As already noted in an earlier episode of this series Dioscorides’ De Materia Medica, which is, of course, a herbal, was well known and widely available throughout the Middle Ages, but it was by no means the only medieval herbal. Herbal medicine was widely used throughout the Middle Ages and many monks, apothecaries, and herbalists, who utilised herbal cures, compiled their own herbals, some of which were copied and distributed amongst others. A few of these herbals were printed during the incunabula period in the second half of the fifteenth century. Many printer publishers in this early period were on the lookout for potential money earning publications and herbals certainly fit the mould.
The earliest of these was the De proprietatibus rerum of the Franciscan friar Bartholomeus Anglicus (before 1203–1272), written in the thirteenth century and printed for the first time about 1470, which went through twenty-five editions before the end of the century. This was an encyclopaedia containing a long section on trees and herbs.
This was followed by the herbal of Apuleius Platonicus, also known as Pseudo-Apuleius, about whom almost nothing is known, but it is assumed he probably wrote his herbal the Herbarium Apuleii Platonici in the fifth century; the oldest known manuscript dates from the sixth century. It is a derivative text based on Dioscorides and Pliny. It is a much shorter and simpler herbal than Dioscorides, but was immensely popular throughout the Middle Ages, existing in many manuscripts. The first printed edition appeared in Rome in 1481.
Shortly after the Herbarium Apuleii Platonici, three other medieval herbals were printed and published in Mainz in Germany. The Latin Herbarius (1484), and the Herbariuszu Teutsch or German Herbarius (1485), which evolved into the Hortus or Ortus sanitates (1491).
These herbals probably date back to the Early Medieval Period but unlike the Herbarium Apuleii Platonici there is no hard proof for this. All three books went through numerous editions under various titles in various languages. In England the first printed herbal was by Rycharde Banckes in which the title page begins Here begynneth a newe mater, the whiche sheweth and treateth of ye vertues and proprytes of herbes, the which is called an Herball, which appeared in 1525.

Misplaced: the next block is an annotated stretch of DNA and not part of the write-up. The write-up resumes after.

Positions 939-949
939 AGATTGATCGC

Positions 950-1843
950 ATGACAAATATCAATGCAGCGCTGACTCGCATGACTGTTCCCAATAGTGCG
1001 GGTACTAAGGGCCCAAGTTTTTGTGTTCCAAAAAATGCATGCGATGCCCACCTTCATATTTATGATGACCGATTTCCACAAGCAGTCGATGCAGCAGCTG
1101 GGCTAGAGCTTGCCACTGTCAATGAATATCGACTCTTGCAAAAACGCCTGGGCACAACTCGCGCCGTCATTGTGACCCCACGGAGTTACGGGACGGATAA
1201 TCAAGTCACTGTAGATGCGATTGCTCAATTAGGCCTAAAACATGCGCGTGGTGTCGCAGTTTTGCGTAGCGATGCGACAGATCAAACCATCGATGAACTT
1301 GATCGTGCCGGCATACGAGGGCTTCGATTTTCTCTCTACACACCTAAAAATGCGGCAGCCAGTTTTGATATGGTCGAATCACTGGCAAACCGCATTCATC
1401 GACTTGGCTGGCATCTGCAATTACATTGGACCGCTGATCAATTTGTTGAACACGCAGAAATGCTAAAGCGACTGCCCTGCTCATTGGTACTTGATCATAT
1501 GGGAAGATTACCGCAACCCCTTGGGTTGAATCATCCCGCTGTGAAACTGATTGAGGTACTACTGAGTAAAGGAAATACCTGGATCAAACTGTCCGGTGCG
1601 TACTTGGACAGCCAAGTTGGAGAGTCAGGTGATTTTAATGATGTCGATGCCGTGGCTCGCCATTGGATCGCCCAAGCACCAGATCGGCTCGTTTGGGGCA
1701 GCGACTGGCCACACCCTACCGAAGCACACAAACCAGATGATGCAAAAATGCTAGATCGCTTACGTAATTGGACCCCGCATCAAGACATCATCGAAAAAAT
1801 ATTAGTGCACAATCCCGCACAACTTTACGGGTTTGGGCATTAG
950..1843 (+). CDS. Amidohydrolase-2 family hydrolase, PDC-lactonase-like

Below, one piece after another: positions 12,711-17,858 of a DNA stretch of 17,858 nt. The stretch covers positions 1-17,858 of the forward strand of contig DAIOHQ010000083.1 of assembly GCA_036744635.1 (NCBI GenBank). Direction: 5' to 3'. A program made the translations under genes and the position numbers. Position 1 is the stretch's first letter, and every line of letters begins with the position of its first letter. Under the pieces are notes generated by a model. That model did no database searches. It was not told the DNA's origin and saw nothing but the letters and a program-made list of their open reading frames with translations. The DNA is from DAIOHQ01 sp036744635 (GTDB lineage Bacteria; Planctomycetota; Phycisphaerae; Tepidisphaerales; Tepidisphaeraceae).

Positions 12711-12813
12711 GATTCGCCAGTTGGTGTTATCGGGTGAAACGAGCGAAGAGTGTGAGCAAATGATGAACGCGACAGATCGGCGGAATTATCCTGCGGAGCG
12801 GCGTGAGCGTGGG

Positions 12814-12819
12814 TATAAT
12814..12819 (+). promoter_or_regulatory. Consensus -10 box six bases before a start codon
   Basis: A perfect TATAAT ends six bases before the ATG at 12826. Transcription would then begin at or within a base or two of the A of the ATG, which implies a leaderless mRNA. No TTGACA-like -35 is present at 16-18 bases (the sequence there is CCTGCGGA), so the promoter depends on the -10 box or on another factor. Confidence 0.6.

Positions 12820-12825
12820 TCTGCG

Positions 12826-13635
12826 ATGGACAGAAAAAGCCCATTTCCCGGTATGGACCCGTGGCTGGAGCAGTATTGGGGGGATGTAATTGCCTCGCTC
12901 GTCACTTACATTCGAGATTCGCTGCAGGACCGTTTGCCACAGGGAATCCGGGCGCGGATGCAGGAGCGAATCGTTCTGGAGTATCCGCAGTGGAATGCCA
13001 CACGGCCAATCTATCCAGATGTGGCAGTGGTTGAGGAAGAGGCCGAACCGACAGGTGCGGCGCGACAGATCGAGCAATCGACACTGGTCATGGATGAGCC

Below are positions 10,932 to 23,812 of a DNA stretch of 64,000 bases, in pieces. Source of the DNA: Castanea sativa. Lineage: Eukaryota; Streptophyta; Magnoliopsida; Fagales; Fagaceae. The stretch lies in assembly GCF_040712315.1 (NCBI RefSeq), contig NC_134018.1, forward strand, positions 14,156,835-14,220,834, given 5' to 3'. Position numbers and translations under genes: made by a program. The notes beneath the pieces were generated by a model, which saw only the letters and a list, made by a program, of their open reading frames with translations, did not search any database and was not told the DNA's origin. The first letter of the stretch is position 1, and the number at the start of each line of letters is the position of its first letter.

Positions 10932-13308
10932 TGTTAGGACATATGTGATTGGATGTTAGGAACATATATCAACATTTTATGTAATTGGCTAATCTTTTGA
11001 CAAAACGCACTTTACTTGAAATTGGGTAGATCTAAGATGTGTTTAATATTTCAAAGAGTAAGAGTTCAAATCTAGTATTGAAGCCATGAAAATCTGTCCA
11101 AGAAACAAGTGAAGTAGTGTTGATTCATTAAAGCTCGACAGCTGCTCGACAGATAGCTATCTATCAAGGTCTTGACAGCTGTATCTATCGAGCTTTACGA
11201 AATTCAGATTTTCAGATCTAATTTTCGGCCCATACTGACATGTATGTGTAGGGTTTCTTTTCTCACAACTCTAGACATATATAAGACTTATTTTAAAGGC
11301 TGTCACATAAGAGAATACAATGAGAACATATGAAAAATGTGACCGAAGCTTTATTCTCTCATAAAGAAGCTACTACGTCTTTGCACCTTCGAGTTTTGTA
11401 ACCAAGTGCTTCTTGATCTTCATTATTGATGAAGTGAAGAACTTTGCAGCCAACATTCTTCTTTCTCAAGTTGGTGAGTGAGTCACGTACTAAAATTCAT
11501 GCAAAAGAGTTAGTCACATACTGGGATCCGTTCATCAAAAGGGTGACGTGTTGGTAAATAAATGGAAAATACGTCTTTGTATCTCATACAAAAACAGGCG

It had no illustrations. This was followed by the more successful The grete herbal, printed by Peter Treveris in 1526 and then again in 1529. Many of the illustrations were taken from the French Le GrantHerbier,but which originated in the Herbariuszu Teutsch, continuing an old process of copying illustrations from earlier books, which as we will see continued with the new Renaissance herbals to which we now turn.
Whereas the printed medieval herbals were largely derived from the works of Dioscorides and Pliny, the Renaissance humanist physicians produced new printed herbals based on new material, which they and their colleagues had collected on field trips. However, these new herbals were still based in concept on Dioscorides’ De materia medica, were medical in detail, although they gradually led towards botany as an independent discipline throughout the century.
We begin with four Germans, who are often described as “The Fathers of Botany”. The first of these was Otto Brunfels (possibly 1488–1534), a Carthusian monk, who converted to Lutheran Protestantism and became a pastor.
He was the nominal author of the Herbarumvivae eicones published in three volumes between 1530 and 1536 and the German version of the same, Contrafayt Kräuterbuch published in two volumes between 1532 and 1537. Both publications were published by Hans Schott in Straßburg and were illustrated by Hans Weiditz the Younger (1495–c. 1537). I said nominal author because it is thought that the initiative for the book was Schott’s centred around Weidnitz’s illustrations with Brunfels basically employed to provide the written descriptions of the plants. Weidnitz’s illustrations, drawn from nature, are excellent and set new standards in the illustration of herbals.
They are, however, not matched by Brunfels’ descriptions, which are very poor quality, simply cobbled together from early descriptions.
The second of the so-called “German Fathers of Botany” was Hieronymus Bock (1498–1554), whose Latin texts were published under the name Hieronymus Tragus (Tragus is the Greek for the German bock, a male goat).
Like Brunfels he converted from Catholicism to Lutheran Protestantism. His knowledge of plants was acquired empirically on botanical excursions. His first publication was Deherbarum quarundam nomenclaturis, a tract linking Greek and Latin names to local plants, which, interestingly was published in the second volume of Brunfels’ Herbarumvivae eicones. It was also Brunfels who persuaded him to publish his own herbal. This was titled Neu Kreütterbuch and appeared in 1539. Unlike Brunfels book, Bock’s herbal had no illustration, however, his plant descriptions were excellent, setting new standards. In 1546 there was a second expanded edition with illustration by David Kandel (1520–1592).